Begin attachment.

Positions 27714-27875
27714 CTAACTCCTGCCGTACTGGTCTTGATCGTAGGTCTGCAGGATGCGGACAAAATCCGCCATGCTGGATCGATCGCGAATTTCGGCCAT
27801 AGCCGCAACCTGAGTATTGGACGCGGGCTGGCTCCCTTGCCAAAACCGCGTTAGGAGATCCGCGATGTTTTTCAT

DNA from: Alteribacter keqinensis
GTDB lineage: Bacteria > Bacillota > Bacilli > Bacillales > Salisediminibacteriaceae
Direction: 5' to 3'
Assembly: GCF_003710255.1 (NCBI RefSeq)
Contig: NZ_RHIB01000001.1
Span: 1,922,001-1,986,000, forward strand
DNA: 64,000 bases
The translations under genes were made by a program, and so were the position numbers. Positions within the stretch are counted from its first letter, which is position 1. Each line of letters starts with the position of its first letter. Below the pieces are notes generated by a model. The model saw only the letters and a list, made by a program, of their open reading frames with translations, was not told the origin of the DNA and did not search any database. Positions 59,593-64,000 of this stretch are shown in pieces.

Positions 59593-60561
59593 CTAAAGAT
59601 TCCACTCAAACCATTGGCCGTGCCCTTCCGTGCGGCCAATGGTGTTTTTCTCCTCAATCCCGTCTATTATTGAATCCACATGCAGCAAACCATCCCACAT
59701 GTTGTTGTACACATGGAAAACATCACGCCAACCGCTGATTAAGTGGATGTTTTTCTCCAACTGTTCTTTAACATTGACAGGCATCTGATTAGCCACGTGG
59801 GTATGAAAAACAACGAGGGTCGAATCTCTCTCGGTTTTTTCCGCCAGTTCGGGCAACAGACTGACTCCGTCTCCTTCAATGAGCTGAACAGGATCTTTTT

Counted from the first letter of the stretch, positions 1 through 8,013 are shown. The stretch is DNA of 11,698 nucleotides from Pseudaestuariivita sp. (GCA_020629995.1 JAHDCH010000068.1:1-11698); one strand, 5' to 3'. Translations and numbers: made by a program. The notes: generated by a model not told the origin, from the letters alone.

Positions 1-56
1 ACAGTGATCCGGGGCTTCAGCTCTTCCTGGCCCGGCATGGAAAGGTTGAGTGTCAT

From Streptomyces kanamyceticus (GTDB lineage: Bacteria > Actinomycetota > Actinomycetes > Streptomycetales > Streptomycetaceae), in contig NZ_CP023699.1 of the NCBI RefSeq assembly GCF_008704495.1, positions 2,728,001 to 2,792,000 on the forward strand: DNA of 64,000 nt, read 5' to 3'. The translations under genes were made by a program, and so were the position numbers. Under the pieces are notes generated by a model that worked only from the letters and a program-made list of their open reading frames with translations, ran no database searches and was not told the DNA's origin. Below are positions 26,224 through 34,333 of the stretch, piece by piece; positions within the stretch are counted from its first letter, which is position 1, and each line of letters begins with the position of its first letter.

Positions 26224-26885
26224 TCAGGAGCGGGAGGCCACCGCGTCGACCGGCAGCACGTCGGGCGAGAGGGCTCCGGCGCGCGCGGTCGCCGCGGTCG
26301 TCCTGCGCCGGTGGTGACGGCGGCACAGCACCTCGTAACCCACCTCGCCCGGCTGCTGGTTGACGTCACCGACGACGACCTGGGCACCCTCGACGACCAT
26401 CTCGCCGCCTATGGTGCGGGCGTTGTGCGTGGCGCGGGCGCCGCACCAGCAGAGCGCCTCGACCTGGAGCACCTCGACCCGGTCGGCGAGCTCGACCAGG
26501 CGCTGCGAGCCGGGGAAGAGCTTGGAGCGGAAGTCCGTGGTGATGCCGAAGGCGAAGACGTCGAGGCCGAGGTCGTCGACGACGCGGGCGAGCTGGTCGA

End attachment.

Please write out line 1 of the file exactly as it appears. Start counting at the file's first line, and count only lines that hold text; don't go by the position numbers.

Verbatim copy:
Positions 27714-27875